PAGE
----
(This article belongs to the Special Issue Voltammperometric Sensors)
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Open AccessReview
Hydrogen Peroxide Sensors for Biomedical Applications
Chemosensors 2019, 7(4), 64; https://doi.org/10.3390/chemosensors7040064 - 06 Dec 2019
Viewed by 290
Abstract
Hydrogen peroxide (H2O2) is an important molecule within the human body, but many of its roles in physiology and pathophysiology are not well understood. To better understand the importance of H2O2 in biological systems, it is [...] Read more.
Hydrogen peroxide (H2O2) is an important molecule within the human body, but many of its roles in physiology and pathophysiology are not well understood. To better understand the importance of H2O2 in biological systems, it is essential that researchers are able to quantify this reactive species in various settings, including in vitro, ex vivo and in vivo systems. This review covers a broad range of H2O2 sensors that have been used in biological systems, highlighting advancements that have taken place since 2015. Full article
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Open AccessReview
Optical Fiber Refractometer Based Metal Ion Sensors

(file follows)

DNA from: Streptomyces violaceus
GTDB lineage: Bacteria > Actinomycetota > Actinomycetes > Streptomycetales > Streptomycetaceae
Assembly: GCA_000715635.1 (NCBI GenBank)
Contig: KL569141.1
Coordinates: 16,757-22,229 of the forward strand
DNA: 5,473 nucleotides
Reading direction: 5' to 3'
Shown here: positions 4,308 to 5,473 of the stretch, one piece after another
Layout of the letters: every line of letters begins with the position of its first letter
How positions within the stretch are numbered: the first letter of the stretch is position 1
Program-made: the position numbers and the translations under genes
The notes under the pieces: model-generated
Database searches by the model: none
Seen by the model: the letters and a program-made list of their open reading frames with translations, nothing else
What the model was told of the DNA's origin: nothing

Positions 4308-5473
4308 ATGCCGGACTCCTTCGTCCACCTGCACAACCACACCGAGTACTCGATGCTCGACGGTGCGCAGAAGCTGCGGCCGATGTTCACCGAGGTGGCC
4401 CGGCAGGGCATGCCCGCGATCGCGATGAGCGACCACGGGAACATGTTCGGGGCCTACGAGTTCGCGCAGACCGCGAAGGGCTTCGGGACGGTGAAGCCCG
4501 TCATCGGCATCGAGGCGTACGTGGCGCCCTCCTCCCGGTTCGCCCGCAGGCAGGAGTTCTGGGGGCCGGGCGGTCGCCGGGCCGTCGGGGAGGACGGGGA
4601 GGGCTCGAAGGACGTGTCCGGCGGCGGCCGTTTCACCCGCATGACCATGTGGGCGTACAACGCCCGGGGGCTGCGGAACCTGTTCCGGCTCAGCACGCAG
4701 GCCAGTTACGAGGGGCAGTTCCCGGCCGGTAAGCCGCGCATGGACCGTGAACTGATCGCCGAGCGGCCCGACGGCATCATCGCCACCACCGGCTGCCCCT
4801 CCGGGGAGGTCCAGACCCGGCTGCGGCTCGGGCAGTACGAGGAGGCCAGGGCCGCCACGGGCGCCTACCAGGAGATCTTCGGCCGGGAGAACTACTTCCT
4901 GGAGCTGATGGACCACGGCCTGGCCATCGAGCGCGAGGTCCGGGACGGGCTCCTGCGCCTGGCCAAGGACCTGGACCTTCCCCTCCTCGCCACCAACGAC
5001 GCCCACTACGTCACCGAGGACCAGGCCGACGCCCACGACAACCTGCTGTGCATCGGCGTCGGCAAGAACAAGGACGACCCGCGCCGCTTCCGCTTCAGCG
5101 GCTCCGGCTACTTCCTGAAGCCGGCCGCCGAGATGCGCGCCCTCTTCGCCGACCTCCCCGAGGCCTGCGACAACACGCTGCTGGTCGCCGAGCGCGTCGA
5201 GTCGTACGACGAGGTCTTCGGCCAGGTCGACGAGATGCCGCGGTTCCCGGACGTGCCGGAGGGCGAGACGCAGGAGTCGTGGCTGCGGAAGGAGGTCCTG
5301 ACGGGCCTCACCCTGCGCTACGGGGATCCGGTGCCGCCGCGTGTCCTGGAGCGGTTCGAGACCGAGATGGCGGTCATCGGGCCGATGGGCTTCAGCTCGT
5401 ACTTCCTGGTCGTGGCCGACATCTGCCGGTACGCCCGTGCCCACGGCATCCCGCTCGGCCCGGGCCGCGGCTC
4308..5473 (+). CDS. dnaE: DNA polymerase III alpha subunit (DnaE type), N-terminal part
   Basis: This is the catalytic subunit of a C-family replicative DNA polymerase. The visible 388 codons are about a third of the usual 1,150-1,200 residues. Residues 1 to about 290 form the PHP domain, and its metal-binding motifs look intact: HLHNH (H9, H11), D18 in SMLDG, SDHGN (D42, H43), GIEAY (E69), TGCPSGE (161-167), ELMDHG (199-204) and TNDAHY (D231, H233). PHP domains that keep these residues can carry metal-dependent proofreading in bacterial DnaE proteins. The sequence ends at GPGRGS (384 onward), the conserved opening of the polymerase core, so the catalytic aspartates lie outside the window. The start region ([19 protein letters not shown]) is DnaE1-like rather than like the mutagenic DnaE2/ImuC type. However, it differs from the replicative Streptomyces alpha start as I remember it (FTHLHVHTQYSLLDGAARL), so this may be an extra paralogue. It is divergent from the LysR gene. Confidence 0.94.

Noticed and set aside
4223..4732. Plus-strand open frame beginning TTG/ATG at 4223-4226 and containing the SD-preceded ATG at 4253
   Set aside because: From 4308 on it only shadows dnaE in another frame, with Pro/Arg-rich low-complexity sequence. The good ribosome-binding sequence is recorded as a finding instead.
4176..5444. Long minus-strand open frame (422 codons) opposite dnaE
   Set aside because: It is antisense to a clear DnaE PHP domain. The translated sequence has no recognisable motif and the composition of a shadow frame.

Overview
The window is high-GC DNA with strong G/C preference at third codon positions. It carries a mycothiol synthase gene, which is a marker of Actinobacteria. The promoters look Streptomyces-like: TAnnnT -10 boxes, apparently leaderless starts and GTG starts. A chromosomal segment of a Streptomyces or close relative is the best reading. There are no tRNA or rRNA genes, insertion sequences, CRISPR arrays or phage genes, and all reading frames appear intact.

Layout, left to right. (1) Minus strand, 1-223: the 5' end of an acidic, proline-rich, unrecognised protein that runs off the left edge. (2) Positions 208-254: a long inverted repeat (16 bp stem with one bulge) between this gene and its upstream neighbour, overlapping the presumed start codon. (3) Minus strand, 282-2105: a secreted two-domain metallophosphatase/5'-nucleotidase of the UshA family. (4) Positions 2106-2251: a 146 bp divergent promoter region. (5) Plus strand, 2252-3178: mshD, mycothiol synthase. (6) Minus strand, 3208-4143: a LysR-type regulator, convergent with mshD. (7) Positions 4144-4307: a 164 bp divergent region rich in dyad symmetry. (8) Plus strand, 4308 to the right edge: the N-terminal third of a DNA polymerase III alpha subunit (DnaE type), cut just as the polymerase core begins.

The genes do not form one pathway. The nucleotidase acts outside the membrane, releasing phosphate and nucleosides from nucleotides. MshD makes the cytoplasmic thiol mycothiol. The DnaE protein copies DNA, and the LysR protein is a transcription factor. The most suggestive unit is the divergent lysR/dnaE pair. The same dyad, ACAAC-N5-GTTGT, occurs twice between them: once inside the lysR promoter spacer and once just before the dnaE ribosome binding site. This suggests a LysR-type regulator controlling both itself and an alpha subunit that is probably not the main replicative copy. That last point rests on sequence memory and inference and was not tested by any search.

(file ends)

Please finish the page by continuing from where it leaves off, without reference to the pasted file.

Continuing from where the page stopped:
Chemosensors 2019, 7(4), 63; https://doi.org/10.3390/chemosensors7040063 - 05 Dec 2019
Viewed by 222
Abstract
Research into optical fiber refractometers yielded remarkable results over the past decade. Numerous sensing schemes were proposed and demonstrated, which possessed different advantages while facing unique limitations. On top of their obvious applications in measuring refractive index changes of the ambient environment, several [...] Read more.
Research into optical fiber refractometers yielded remarkable results over the past decade. Numerous sensing schemes were proposed and demonstrated, which possessed different advantages while facing unique limitations. On top of their obvious applications in measuring refractive index changes of the ambient environment, several studies reported advanced applications of such sensors in heavy metal ion detection by means of surface coating of the refractometers with heavy metal ion sensitive materials. This paper surveys the effort these optical fiber metal ion sensors based on surface coated optical fiber refractometer, discusses different technologies and methods involved, and highlights recent notable advancements. Full article